Thus, it is desirable to provide a plasma processing system that avoids the surface erosion problem of conventional systems while creating a high-density, uniform plasma.
The present invention provides a plasma processing apparatus applicable to deposition, etch, and/or cleaning processes. Such processes may be applied to a substrate, such as a silicon wafer, composite wafer, glass panel, or other materials. In some instances, the plasma generated by the apparatus might be used for chamber cleaning purposes, in the absence of a substrate.
In one embodiment of the invention, a toroidal plasma source within a plasma processing chamber forms a poloidal plasma current. The toroidal plasma source includes a transformer having a primary circuit including a coil or coupling structure, a toroidal core, and a secondary circuit, when in operation, of plasma within the chamber. In a particular embodiment, a ferrite core contained within the processing chamber is approximately circular, resulting in a plasma having theta symmetry. In an alternate embodiment, the primary coil forms a toroid, with an “air” core. When processing a substrate, the process surface of the substrate can be oriented in a plane essentially parallel to the plane of the toroidal plasma source, taking advantage of the theta symmetry for improved process uniformity. The electric field that sustains the plasma is substantially parallel to all surfaces of the chamber, creating the poloidal current, thus reducing or eliminating reactive ion etching or sputtering of the surfaces of the chamber. The poloidal plasma current minimizes sputtering erosion of the chamber components surrounding the plasma source, as well as the surface of the substrate.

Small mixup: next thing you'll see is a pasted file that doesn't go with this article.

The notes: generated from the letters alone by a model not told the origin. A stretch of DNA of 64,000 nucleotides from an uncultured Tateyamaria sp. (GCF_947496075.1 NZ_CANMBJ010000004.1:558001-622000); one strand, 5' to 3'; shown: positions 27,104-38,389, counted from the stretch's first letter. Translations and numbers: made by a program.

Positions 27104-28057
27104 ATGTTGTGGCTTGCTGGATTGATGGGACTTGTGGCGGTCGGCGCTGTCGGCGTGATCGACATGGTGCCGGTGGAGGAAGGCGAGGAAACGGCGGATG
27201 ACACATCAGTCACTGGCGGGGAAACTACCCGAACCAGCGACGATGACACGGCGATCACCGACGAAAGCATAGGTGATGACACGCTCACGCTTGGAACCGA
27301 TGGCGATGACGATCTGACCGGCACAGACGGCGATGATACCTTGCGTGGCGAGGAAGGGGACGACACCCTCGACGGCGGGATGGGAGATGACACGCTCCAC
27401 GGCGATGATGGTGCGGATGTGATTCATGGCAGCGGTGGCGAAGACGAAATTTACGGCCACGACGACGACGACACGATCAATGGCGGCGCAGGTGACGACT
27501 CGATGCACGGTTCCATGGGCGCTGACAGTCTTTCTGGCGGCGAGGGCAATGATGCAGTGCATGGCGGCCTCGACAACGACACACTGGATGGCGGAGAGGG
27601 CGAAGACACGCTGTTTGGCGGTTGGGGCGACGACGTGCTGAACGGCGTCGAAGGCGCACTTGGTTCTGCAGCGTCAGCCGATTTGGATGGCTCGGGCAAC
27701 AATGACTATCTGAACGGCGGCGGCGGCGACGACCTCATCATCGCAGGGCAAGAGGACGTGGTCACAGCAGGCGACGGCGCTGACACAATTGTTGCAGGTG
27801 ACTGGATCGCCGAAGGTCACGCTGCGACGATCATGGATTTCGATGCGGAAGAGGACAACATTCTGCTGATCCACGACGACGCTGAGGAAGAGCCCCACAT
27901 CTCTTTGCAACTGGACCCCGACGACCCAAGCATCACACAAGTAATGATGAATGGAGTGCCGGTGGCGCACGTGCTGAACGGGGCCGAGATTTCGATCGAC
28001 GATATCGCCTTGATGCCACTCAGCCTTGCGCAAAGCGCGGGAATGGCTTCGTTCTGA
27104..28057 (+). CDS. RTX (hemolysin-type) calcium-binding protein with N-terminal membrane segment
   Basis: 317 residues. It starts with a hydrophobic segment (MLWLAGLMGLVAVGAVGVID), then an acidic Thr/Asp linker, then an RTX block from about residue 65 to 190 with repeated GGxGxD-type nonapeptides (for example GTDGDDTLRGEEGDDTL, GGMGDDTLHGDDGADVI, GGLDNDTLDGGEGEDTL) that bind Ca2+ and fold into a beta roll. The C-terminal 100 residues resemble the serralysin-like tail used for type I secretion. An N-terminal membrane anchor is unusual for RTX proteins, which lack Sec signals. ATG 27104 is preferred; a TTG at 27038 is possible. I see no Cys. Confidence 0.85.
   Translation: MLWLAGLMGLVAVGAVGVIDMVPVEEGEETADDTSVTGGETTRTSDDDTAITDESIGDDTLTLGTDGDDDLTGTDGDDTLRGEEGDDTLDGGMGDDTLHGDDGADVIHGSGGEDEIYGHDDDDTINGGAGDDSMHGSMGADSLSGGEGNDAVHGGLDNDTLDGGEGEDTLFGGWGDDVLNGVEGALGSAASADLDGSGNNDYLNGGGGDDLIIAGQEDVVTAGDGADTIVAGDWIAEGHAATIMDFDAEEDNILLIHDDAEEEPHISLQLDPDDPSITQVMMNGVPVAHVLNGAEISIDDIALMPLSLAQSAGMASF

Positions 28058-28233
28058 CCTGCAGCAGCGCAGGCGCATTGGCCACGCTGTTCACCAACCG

In a further embodiment, an AC or DC bias field can be applied to the substrate, relative to the plasma, to further control the interaction of the plasma with the surface of the substrate. In another embodiment, a shaped surface between the toroidal core and the process surface of the substrate modifies the plasma density in a selected fashion, typically along a radius of the substrate surface. For example, the cross section of the plasma conduit path around the toroidal plasma source could be narrowed near the outer perimeter of the substrate to increase plasma density in this region.
These and other embodiments of the present invention, as well as its advantages and features are described in more detail in conjunction with the text below and attached figures.